A 64-year-old female former smoker presented with lung adenocarcinoma originally treated with right pneumonectomy. Follow-up imaging four years later revealed a recurrence involving the omentum, confirmed by biopsy. Primer-extension mass spectrometry genotyping of the tumor revealed a KRAS G12C mutation, and immunohistochemistry showed no PD-L1 expression in tumor cells. She was seronegative for HIV and viral hepatitis. The patient expressed a preference for immunotherapy instead of palliative chemotherapy. She began a phase 1 clinical trial (NCT02000947) consisting of tremelimumab (1 mg/kg) and durvalumab (10 mg/kg) IV over 1 h on Day 1 . At Day 28, she reported progressive dysphagia and a barium esophagram demonstrated hypomotility. Soon thereafter, she developed respiratory acidosis. Magnetic resonance imaging (MRI) was normal, and lumbar puncture revealed normal cerebrospinal fluid (CSF) cell count with negative cytology. Computed tomography (CT) scan demonstrated a significant reduction in the size of the omental metastases (Fig. 1). Further tremelimumab -durvalumab was stopped, and she was treated empirically with high-dose prednisone at 120 mg/day. Despite this, she experienced progressive neuromuscular hypoventilation requiring continuous bilevel positive airway pressure (BiPAP) ventilation, with declined forced vital capacity (0.73 L) and impaired negative inspiratory force (−41 cm H2O). Intravenous polyvalent immunoglobulin (1 g/kg, Day 42–46), plasma exchange (Days 54–61), and pyridostigmine (Day 49–65) were added, with no effect. Eventually she requested de-escalation to comfort care, and died peacefully after withdrawal of BiPAP support on Day 65.
Although the patient was initially suspected to have a drug-related myasthenia syndrome, consequent testing for acetylcholine receptor (AChR) immunoglobulin (IgG), voltage gated calcium channel (VGCC) IgG, and muscle-specific kinase protein (MuSK) IgG was negative. Anti-striated muscle (ASM) IgG was detected at a low titer of 1:40; it was not detected in archived pretreatment serum. Since the ASM IgG was only detectable at low titer, we could not conclude a diagnosis based solely upon the serology findings.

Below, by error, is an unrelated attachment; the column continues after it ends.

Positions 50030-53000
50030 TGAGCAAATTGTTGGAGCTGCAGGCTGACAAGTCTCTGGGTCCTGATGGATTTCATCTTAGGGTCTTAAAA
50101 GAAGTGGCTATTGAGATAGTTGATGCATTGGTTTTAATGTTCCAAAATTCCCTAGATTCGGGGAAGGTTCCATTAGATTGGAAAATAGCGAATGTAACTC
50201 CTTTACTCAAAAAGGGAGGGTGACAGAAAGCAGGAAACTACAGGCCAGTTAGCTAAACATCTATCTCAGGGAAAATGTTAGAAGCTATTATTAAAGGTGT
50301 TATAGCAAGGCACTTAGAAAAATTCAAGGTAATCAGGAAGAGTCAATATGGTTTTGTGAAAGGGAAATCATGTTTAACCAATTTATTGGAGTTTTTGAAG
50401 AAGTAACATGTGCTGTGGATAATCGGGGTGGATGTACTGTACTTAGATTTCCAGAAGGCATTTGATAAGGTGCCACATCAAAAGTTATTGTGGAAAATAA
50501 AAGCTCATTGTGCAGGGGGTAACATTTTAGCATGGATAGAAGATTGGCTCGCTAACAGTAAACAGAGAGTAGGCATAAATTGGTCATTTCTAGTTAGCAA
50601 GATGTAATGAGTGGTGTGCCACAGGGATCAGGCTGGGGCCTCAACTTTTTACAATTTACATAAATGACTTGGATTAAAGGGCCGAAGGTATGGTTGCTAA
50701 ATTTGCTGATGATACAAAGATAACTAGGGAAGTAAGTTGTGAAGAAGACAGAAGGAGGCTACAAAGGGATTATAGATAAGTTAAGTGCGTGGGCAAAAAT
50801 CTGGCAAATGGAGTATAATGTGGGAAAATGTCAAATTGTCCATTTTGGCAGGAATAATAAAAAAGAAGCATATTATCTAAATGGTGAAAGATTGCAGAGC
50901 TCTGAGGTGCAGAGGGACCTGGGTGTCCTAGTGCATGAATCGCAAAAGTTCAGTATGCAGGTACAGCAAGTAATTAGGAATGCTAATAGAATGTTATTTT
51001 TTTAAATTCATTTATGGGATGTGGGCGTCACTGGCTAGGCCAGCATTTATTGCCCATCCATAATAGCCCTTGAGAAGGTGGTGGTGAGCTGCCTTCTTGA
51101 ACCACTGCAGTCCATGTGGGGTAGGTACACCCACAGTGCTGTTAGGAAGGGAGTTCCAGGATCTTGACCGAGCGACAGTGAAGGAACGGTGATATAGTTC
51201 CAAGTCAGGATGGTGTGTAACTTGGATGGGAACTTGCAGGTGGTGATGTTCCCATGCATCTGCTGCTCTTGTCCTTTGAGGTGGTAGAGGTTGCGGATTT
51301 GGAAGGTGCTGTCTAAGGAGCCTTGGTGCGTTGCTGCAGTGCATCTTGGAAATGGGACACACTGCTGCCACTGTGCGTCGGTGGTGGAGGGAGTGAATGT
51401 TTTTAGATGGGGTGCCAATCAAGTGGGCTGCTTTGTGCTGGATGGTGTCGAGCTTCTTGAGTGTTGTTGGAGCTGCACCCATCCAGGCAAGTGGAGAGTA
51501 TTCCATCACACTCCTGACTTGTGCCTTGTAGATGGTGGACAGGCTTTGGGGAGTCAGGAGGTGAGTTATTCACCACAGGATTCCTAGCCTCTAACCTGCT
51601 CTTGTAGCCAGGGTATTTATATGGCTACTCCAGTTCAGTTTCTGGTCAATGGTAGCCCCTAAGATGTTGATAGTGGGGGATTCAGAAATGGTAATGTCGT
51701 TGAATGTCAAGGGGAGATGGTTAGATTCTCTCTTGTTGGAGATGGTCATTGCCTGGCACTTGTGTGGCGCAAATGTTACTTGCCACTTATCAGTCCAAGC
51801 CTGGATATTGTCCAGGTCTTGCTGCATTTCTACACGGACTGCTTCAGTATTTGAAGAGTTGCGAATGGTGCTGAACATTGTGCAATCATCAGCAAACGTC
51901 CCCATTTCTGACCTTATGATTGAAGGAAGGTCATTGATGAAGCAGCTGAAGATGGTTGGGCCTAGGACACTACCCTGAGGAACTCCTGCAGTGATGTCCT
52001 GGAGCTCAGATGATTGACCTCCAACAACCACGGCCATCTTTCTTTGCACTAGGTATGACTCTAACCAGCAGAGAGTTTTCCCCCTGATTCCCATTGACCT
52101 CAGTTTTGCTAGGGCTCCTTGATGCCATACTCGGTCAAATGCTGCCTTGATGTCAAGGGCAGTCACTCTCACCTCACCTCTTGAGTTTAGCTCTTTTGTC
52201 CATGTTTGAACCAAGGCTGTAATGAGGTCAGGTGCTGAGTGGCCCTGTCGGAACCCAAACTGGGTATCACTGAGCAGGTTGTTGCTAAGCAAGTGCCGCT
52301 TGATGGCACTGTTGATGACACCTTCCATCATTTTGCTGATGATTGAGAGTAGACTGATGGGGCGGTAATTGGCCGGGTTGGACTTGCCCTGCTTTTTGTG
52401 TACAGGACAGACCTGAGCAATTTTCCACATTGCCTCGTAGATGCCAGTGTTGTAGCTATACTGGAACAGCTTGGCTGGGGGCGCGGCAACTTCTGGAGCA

Upon autopsy, gross examination showed mild atrophy of the intercostal and diaphragm muscle. There was no evidence of interstitial lung disease. An additional file describes the methods used (Additional file 1) and controls used (Additional file 2). Microscopic examination of the inspiratory musculature showed an inflammatory mononuclear infiltrate most pronounced in the diaphragm, with only scattered preserved fibers (Fig. 2). Immunohistochemistry showed no increased lipid stores, and an attenuated mosaic pattern with type II fiber specific atrophy. Transactive response (TAR) DNA-binding protein 43 and trichrome evaluation were negative for inclusion bodies . Mononuclear cells infiltrating the diaphragm and intercostal muscle consisted of a mixed phenotype of CD8+ and CD4+ lymphocytes. CD68+ macrophages were also observed in necrotic myofibers . No residual metastases were identified on gross examination, indicating a complete pathological response to tremelimumab-durvalumab.
As CTLA-4 and PD-1 axis inhibition becomes adopted for more cancer types, rare irAE presentations are becoming more common. Severe PM has been reported with monoclonal antibodies against both CTLA-4 and PD-1 (Table 1). This disease classically affects the proximal muscles and in severe cases, such as this one, is associated with dysarthria and dysphagia . Although diaphragmatic PM has been previously reported , our case is prominent for its acute onset following immune-checkpoint inhibitor therapy.